$5 Solar Lamps Offer New Hope To Lighting Up Africa

Mark Babatunde May 24, 2017 at 02:10pm

May 24, 2017 at 02:10 pm | Lifestyle

Mark Babatunde

Mark Babatunde

May 24, 2017 at 02:10 pm | Lifestyle

At a relatively affordable cost of $5 the SM100 lamp could prove the game changer that could light up millions of homes on the continent, improve air quality and save the money spent on fueling kerosene lamps. Photo Credit: SolarAid

A new solar powered lamp described by its manufacturers as “the world’s most affordable solar lamp” is now available for purchase across Africa.

Inventid, a U.K.-based consultancy firm, has designed the SM100 solar light, which is retailing for $5 (£3.85) in African countries.

According the BBC, the lamp was developed in collaboration with Chinese manufacturer Yingli and the charity SolarAid.

Manufacturers say, fully charged, the portable SM100 can provide more than 8 hours of bright light per day. It also comes with multipurpose functionality and can be used on a tabletop or hung from the wall. It even has strap slots that make it adaptable as a head lamp when tied to a bike.

The new eco-friendly lamp is now available on sale after a successful “sales trial” in 2016, which saw the product tested by 9,000 families in Uganda, Malawi, and Zambia.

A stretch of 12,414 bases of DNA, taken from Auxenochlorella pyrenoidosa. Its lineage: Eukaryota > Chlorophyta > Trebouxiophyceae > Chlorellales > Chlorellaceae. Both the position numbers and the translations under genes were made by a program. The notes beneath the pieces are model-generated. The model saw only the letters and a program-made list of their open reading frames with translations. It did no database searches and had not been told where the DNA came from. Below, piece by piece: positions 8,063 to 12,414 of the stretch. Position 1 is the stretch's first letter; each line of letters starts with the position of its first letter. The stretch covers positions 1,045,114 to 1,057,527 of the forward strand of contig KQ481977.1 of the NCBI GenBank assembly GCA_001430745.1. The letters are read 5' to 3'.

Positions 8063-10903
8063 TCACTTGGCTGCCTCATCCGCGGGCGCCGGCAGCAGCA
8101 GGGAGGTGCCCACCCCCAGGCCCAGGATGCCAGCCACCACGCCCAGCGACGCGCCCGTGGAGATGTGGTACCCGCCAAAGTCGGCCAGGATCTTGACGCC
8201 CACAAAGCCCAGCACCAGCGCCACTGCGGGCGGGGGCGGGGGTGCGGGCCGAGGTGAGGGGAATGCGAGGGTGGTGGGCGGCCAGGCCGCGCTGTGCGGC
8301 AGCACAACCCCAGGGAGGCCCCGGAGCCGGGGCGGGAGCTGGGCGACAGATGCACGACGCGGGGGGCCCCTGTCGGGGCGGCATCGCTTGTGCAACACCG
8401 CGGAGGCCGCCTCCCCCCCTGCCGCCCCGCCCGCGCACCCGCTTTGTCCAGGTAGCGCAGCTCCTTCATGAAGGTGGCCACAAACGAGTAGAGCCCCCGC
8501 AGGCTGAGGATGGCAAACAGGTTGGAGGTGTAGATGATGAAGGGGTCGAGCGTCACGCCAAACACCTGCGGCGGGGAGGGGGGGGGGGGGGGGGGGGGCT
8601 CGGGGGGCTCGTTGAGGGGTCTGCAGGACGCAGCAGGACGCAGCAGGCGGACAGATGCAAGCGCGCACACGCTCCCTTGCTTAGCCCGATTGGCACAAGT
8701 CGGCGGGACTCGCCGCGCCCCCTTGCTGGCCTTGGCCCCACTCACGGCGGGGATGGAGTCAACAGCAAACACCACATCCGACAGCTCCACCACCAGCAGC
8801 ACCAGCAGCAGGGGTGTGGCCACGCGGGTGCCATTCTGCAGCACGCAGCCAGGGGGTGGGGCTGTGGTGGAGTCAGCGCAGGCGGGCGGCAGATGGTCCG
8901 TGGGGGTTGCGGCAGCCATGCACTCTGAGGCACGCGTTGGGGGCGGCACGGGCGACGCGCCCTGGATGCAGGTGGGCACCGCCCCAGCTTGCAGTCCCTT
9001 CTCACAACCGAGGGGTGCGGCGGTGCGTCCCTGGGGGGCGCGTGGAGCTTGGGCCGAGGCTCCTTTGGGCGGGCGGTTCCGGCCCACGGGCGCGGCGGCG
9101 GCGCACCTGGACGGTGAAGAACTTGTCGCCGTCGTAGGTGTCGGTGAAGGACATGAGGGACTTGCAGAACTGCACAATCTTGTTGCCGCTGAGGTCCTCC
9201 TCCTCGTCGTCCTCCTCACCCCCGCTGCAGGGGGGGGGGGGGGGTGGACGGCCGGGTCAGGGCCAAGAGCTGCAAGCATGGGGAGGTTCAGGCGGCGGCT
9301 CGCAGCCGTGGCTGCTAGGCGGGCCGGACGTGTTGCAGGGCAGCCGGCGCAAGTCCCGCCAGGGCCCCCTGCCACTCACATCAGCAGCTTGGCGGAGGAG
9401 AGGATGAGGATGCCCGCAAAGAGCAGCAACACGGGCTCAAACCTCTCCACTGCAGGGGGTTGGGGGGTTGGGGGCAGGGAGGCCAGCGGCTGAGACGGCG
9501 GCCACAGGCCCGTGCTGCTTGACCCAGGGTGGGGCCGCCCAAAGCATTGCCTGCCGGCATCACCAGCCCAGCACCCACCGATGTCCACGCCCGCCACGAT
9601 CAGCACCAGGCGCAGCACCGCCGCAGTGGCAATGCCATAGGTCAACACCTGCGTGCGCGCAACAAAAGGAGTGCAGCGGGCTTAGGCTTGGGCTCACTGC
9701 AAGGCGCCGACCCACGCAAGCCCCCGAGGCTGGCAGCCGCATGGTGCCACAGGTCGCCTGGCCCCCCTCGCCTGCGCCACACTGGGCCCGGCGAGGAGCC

Solar energy has long held the promise of providing a clean and efficient alternative to lighting millions of homes in rural Africa that are off-grid or unconnected to power lines.

However, the relatively expensive cost of basic solar installations slowed the spread of the technology among the poor and underserved who largely subsist on less than $2 a day.

Solar lamp

Photo credit: Design to improve life

At a relatively affordable cost of $5, the SM100 lamp could prove the game changer that could light up millions of homes on the continent, improve air quality, and save the money spent on fueling kerosene lamps.

Henry James, one the co-founders of Inventid, explains, “Kerosene keeps families locked in a cycle of extreme poverty with almost one quarter of their monthly income spent burning the fuel.

“To break this cycle we worked with Solar Aid, the UK’s leading solar charity to design a light that the poorest families could afford. This meant designing a light that could retail for $5 in Africa.”

James and Bryn Morgan co-founded Inventid in 2012, and since then, the company has worked closely with charities in Africa to develop an efficient, durable, and affordable source of lighting.

“We gathered local insights in to family routines, the layout of dwellings, and environmental conditions. We listened to the aspirations and ideas of people whose personal experiences have shaped a product that is co-created in Africa,” James said.

“We are talking about parts of the world where people live on $350 a year.

“We have never heard of a sales trial this so far-reaching. It had to be totally right if people were going to adopt the light and introduce it in to their lives and their daily routines.”

The SM100 lamp has won several distinctions, including second place in the Sustainability category of the European Product Design Awards.

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